home matters

With Summer Heat Come Summer Sales

John Pataky | June 1, 2016 3 MIN READ

Back in January, we presented you with the concept of the "move-up buyer." This is simply anyone in the market to sell his or her current home for something bigger, better and, in all likelihood, more expensive. Today, as we scan current housing market conditions, we thought it an opportune time to rehash these earlier insights as both temps and housing sales begin to warm. If you have plans to be on the move this summer, and it's been a number of years since your last home purchase, check out the insights below to ensure you "know before you buy."

TODAY’S COMPETITIVE MARKETPLACE

According to the National Association of Realtors (NAR) October 2015 Realtors Confidence Index, cash sales comprised 24 percent of home purchases. While just 8 percent of first-time buyers made all-cash offers, nearly half (49 percent) of families buying second homes went the all-cash route. While this level marks a slight drop-off from 2010 to 2014, it remains higher than pre-Financial Crisis.

If you are able to pay in cash, you may be at an advantage in procuring your dream home. But for most homebuyers, a cash offer is not the most financially strategic or realistic option. Understanding how you can still make a competitive bid even if you’ll be financing your new home is essential. This is especially true in pricier markets like San Francisco, New York and Washington, DC, but will increasingly be the experience of buyers in markets that heated up at the end of 2015, like Las Vegas and parts of California and Florida.

More than two-thirds of homebuyers who financed their purchases made a down payment of at least 20 percent, according to the recent NAR report. Before you even start shopping around for a new home, it’s important to holistically discuss your finances with your lender to best shape your offer strategy. One advantage for move-up buyers who plan to keep their original home is that they usually have a fair amount of equity and can often use a home equity line of credit (HELOC) to purchase a new home.

BUYING, SELLING & TIMING

If you are looking to sell your current residence concurrently with the purchase of a new home, it's important to partner with your lender early on to develop the appropriate approach to financing. Even experienced homebuyers often enter these transactions with an overly optimistic timeline for their sale and purchase. In reality, it’s rare that the timing syncs up perfectly between both transactions.

In these situations, you may end up unintentionally owning two homes for a brief period. When you purchase a new home prior to making a sale on your existing residence, your lender will need to qualify you on the basis of having two separate mortgage obligations.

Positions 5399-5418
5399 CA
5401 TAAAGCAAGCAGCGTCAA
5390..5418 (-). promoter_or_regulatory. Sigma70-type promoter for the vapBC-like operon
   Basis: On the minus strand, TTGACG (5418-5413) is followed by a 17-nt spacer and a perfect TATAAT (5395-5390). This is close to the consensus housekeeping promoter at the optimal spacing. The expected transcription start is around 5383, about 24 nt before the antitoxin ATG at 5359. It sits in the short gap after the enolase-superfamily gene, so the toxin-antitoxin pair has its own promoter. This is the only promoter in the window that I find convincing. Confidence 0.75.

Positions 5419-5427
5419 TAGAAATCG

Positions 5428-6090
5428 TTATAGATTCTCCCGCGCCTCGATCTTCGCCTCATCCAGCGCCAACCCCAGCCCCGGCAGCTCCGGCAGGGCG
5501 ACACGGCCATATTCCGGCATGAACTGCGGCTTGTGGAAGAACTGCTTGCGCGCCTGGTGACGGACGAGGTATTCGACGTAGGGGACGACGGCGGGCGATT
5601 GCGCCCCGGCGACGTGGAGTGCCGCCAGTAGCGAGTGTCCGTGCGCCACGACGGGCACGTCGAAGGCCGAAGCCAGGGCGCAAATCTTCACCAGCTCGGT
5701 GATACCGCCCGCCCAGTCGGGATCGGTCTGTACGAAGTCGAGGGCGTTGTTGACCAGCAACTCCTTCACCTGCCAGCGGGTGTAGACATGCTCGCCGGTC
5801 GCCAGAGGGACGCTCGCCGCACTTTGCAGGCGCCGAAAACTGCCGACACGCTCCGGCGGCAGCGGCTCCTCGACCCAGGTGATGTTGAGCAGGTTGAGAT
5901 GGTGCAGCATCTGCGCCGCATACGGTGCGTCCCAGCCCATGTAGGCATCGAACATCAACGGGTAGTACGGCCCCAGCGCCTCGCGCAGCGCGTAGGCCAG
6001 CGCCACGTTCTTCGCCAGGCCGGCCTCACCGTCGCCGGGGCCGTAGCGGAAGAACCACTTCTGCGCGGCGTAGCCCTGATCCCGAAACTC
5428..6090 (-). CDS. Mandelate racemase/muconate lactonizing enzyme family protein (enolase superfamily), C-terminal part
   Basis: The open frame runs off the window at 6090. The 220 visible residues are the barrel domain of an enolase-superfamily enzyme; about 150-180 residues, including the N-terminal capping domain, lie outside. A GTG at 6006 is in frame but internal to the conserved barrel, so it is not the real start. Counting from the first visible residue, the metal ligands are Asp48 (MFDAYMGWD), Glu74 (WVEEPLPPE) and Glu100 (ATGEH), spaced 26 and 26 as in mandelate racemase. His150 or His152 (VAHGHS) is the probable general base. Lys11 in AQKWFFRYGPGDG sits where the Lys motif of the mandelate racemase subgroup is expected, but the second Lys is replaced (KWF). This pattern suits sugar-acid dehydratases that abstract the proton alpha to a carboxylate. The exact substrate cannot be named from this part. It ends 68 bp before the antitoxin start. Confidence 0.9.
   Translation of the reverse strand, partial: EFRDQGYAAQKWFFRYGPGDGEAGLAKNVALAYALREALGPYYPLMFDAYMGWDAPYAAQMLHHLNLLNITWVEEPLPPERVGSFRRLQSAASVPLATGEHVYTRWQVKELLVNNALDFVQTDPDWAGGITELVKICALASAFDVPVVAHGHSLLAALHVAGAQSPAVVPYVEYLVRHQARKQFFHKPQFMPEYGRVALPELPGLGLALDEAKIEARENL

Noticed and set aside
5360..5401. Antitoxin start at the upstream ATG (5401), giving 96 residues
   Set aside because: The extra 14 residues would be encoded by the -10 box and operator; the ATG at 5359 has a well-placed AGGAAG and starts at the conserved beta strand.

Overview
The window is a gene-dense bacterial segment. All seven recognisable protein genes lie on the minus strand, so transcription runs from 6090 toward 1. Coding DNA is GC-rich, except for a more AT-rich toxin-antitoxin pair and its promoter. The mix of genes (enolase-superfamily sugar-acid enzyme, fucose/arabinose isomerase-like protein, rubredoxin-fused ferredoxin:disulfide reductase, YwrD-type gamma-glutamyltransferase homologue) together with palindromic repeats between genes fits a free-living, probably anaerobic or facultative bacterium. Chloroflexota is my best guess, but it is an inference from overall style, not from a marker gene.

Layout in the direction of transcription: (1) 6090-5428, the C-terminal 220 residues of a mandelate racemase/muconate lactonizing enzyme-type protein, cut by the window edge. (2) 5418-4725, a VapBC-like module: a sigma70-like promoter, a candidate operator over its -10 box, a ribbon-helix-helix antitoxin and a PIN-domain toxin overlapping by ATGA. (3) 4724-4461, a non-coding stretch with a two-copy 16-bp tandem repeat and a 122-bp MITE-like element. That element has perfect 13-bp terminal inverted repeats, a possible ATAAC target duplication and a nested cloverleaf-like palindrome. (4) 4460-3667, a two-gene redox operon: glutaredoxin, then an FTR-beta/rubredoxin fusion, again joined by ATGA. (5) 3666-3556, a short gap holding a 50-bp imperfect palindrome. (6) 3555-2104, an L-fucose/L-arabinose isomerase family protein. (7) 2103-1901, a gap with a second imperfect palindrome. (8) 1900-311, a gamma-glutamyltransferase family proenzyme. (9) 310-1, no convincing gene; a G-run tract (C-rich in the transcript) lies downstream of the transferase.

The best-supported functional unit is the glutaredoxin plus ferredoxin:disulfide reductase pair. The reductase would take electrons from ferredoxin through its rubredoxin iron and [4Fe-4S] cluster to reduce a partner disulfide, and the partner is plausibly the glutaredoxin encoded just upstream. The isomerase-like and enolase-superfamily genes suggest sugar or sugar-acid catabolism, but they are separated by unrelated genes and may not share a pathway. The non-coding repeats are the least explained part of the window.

The most important thing to do regardless of how your sale-purchase timeline pans out is to meet with your lender early and often to review your options. For instance, if you do end up with two homes you might consider renting out your first home, in which case your rental income can be factored into your financing terms.

NAILING DOWN A DREAM HOME

For some move-up buyers, a new home is an opportunity to start from scratch. New home construction increased by 10.5 percent between October and November of 2015. And while demand for new housing remains below the market’s peak in 2006, it is still an option many Americans are pursuing.

If a new construction project is on the horizon for you in 2016, you may want to consider a construction to perm loan. These loans offer financing flexibility for your new property and in some cases can enable you to remain in your current residence during the construction period for your new house. Your lender can provide financing options that are tailor-made to your current financial situation, including a one-time closing in which the buyer pays interest-only during construction and transitions over to permanent financing when the project is completed. In this case, rate locks prior to closing, and options for either fixed price or cost-plus construction contracts then become available.

Overall, if you are looking to make a repeat home purchase, don’t let a reliance on your past experience be your downfall. The housing market and the home-buying process have changed, even within the last six months. It’s important to meet with your lender early and often in the process to develop a financing strategy that best meets your needs.

John Pataky
John Pataky
EVP, EverBank Consumer Division
John Pataky
John Pataky
EVP, EverBank Consumer Division
John has long served as a leader in the financial services industry. And today, his focus on our clients' needs drives the strategic growth and evolution of our banking and home lending businesses.

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